SATA 3 Gb/s treated us very well, but the current generation of SSDs is just beginning to run into a bandwidth bottleneck. And that's what validates the inclusion of SATA 6Gb/s in the desktop space. Micron had the first SSD to exceed the limits of 3 Gb/s signaling, but it barely edged beyond that line in the sand.
What we see today from OCZ and SandForce is much more aggressive utilization of the storage pipeline. If this is just a preview, I can't wait to start testing drives when they start hitting retail next month. But performance is only one side of the coin. The other is price. After all, we are talking about SSDs. For the average user, the Vertex 3 Pro was so unrealistic because it cost $5/GB just to get in the door with the cheapest model. Today, we know that the cost to go from a SATA 3Gb/s SandForce drive to a SATA 6Gb/s will turn out to be small if OCZ sticks with its anticipated price strategy.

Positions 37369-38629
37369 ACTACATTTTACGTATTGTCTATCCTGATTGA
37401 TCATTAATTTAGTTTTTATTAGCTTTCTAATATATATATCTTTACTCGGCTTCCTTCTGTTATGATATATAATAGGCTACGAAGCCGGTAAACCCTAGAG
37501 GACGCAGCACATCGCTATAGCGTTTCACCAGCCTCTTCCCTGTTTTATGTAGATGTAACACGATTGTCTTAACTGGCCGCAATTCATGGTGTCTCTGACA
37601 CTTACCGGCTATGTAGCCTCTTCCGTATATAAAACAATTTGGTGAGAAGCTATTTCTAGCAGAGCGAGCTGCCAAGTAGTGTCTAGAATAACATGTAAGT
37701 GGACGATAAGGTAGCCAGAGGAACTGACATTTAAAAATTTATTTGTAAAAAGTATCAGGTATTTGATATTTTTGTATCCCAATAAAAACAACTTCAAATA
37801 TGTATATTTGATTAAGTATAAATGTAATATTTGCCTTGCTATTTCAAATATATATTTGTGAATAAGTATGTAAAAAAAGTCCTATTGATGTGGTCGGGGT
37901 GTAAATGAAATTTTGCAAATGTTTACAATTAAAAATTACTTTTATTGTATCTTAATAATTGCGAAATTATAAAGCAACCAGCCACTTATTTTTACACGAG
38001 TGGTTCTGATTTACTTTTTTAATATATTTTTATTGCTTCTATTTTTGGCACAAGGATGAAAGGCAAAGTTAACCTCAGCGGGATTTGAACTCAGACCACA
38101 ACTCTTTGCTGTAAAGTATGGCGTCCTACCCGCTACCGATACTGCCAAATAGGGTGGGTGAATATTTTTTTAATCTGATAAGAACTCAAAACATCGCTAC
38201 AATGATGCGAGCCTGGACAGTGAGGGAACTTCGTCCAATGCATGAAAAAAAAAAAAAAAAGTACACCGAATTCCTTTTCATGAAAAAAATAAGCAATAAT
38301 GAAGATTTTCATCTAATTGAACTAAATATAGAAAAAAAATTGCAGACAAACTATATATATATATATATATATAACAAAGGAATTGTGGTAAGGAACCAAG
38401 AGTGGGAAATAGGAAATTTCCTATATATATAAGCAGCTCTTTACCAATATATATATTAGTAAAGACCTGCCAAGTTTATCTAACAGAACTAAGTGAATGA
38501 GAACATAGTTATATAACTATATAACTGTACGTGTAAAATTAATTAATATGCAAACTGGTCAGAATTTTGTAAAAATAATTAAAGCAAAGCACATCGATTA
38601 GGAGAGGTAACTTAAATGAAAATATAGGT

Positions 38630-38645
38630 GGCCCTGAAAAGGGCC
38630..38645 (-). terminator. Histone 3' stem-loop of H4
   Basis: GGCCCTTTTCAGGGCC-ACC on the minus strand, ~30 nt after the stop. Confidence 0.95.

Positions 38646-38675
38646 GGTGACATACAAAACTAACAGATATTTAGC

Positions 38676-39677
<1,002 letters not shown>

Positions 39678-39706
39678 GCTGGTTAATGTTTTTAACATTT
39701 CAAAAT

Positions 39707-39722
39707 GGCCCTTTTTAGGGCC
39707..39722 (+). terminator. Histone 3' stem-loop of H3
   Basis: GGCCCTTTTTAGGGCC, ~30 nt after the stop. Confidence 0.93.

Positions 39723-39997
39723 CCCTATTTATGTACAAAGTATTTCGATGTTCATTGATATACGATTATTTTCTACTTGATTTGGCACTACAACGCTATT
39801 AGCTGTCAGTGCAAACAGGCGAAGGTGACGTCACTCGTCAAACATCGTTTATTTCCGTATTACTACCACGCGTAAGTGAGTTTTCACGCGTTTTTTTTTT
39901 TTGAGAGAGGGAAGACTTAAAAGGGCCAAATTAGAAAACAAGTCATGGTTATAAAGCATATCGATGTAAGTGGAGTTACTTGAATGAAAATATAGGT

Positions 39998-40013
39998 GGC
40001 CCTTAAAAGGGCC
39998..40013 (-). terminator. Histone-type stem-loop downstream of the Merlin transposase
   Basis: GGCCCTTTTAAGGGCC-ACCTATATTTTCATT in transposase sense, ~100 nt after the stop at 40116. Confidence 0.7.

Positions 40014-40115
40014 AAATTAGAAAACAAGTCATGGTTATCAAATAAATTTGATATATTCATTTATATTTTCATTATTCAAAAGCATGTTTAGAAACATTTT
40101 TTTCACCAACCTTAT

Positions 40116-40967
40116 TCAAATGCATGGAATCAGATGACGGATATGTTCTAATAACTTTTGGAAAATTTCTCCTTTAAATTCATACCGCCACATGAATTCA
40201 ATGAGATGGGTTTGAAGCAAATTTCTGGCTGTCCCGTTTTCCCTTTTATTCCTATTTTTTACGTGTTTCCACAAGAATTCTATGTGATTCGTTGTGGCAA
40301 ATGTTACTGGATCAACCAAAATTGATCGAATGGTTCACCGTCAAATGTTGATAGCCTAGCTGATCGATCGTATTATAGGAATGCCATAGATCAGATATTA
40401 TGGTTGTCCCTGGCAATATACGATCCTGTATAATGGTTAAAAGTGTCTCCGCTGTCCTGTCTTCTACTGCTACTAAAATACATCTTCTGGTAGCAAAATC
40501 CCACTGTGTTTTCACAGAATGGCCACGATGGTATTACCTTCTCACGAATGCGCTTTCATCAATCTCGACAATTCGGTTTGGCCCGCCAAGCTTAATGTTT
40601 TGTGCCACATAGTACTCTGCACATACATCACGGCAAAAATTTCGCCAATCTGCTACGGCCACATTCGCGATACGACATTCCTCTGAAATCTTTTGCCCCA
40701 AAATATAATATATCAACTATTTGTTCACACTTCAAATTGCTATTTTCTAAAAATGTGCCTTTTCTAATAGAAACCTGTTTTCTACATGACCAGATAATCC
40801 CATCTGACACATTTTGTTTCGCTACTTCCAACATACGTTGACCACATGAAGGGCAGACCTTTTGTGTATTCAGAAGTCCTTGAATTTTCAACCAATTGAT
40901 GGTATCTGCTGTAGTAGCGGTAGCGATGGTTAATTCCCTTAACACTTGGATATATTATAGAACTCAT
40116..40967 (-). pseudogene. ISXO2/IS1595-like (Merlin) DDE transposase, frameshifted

|Header Cell - Column 0||Market Price||MSRP||Cost/GB|
|Vertex 2 (E Series) 90 GB||$199.99||-||$2.22|
|Vertex 2 (E Series) 120 GB||$229.99||-||$1.92|
|Vertex 2 (E Series) 240 GB||$449.99||-||$1.87|
|Vertex 3 120 GB||-||$249.99||$2.08|
|Vertex 3 240 GB||-||$499.99||$2.08|
The problem is that any price above $2/GB is going to be a hard sell unless you're an early adopter by nature. Our choices in recent System Builder Marathon stories reflect this. Look at our December $1000 PC.
|$1,000 Enthusiast System Components|
|Motherboard||Asus Sabertooth 55i LGA 1156, Intel P55 chipset||$150|
|Processor||Intel Core i3-5503.2 GHz, Dual-Core, 4 MB L3 Cache||$130|
|CPU Cooler||Cooler Master Hyper 212 Plus||$30|
|Memory||GeIL Black Dragon 4 GB (2 x 2 GB) 240-Pin DDR3 SDRAM DDR3-1333 Dual-Channel Desktop Memory Kit||$80|
|Graphics||2 x ECS NBGTX460 GeForce GTX 460 SLI configuration, 1 GB GDDR5 per card||$380|
|Hard Drives||WD Caviar Black 750 GB 750 GB, 7200 RPM, 32 MB Cache SATA 3Gb/s||$70|
|Optical||LG 22x DVD – GH22LS50 OEM22x DVD+R, 8x DVD+RW, 48x CD ROM||$18|
|Fans||2 x APEVIA CF12S-BK 120 mm||$8|